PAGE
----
Eckhard M.S. Hitzer, Fukui University,
First we introduce basic Geometric Algebra (GA) multivector functions. For these functions we define the coordinate independent vector differential and the vector derivative. This includes explicit examples and basic differential geometric calculus rules.
Then we motivate and define the GA Fourier Transformation (GA FT) for the GA of real Euclidean 3-space and give examples of its application. We give an overview of its most important properties (higher dimensional geometric generalizations of scalar complex Fourier Transformation properties). We show how to generalize the GA FT to higher dimensions and explain what role characteristic GA non-commutativity plays. Known applications include uncertainty, LSI filters (smoothing, edge detection), signal analysis, image processing, fast (multi)vector pattern matching, visual flow analysis, sampling, (multi)vector field analysis. GA FTs can be discretised and fast GA FT algorithms are available.
Next we introduce several types of so called Quaternion Fourier Transformations (QFT). We explain their mutual relations, genuine 2D phase properties, their geometric transformation properties, discrete versions and fast numerical implementations. Applications include, partial differential systems, color image processing, filtering, etc. Geometric Algebra relationships enable wide ranging higher dimensional generalizations. As an example we generalize to a Spacetime Fourier Transform, which naturally leads to multivector wave packet analysis in physics, and directional uncertainty, now with additional geometric insight.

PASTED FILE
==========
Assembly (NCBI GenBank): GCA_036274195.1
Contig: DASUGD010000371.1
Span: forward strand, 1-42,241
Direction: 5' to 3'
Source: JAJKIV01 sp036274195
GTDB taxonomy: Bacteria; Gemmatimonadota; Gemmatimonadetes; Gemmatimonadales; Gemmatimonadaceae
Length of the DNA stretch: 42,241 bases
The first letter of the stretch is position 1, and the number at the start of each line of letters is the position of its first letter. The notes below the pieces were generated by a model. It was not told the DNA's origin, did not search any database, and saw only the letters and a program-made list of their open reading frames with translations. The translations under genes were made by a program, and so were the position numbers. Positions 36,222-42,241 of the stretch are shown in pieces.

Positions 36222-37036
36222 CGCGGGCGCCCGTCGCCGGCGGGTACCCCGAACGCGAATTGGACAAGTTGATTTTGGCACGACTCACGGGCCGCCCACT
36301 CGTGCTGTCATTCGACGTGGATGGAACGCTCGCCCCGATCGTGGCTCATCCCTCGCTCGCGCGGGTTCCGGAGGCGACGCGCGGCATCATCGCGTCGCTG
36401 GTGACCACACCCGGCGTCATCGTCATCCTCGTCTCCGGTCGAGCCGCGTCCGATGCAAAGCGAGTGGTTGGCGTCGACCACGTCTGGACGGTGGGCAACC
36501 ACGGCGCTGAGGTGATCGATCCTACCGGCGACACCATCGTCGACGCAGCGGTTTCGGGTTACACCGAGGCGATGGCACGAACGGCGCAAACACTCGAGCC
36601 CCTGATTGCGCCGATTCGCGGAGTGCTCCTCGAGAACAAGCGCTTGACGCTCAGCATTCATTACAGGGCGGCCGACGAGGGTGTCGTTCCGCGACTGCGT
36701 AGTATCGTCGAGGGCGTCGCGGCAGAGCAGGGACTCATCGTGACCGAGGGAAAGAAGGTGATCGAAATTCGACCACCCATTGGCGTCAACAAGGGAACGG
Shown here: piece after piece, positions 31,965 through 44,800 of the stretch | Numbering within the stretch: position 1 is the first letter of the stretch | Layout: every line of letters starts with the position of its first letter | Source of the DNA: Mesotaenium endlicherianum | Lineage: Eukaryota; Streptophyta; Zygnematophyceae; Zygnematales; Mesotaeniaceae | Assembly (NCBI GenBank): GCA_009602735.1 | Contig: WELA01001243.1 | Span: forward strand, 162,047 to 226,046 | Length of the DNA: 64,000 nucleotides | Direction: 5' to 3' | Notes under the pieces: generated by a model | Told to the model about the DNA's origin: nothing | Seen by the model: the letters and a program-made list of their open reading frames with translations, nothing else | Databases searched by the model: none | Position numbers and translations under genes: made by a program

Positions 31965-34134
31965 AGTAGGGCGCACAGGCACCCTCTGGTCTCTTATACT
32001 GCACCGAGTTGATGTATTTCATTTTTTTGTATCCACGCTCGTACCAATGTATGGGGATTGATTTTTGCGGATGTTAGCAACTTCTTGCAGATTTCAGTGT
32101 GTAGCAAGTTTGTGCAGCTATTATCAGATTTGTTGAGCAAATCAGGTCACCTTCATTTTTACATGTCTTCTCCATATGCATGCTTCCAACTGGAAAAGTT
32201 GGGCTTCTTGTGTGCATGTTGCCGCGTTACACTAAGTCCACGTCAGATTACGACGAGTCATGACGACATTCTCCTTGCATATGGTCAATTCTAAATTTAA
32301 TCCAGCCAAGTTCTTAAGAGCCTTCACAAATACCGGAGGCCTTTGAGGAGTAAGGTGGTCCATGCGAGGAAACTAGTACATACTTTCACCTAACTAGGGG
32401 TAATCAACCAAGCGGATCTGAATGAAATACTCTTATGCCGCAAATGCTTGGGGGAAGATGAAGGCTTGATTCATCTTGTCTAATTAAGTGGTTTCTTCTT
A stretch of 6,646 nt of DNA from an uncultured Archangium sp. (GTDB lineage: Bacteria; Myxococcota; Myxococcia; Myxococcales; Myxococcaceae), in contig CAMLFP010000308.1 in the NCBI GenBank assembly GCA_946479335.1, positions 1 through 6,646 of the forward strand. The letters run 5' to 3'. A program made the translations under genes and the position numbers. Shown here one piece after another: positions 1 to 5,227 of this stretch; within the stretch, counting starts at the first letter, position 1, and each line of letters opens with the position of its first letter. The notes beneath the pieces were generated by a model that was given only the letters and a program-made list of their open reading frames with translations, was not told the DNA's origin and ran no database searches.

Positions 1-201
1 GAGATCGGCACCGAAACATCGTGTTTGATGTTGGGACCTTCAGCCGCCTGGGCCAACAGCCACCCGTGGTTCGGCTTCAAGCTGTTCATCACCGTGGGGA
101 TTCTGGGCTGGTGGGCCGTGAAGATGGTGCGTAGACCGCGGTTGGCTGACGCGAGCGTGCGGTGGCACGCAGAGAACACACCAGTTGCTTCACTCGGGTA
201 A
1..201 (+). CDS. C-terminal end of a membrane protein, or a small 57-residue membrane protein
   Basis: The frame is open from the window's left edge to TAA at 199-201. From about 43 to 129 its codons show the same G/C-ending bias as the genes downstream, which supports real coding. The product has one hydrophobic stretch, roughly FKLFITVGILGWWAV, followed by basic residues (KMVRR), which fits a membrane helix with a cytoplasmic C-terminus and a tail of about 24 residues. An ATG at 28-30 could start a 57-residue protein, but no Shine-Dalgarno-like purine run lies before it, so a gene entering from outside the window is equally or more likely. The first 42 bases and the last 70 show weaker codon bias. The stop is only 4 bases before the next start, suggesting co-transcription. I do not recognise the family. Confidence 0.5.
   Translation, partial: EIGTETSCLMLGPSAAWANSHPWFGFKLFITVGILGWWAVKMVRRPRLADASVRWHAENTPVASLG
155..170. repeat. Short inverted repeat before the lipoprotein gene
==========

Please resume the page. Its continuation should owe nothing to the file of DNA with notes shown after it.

While the GA FT is global, we introduce
in the last part the local GA wavelet concept in the GA of real Euclidean
2-space and Euclidean 3-space, using two dimensional translations, dilations and
rotations combined in the similitude group SIM(2), or SIM(3), respectively.
Multivector mother wavelet functions need to fullfil the admissibility
condition, which includes an admissibility constant with scalar and vector
parts. We define the invertible GA wavelet transformation and discuss its main
properties. An explicit example is the GA Gabor multivector wavelet.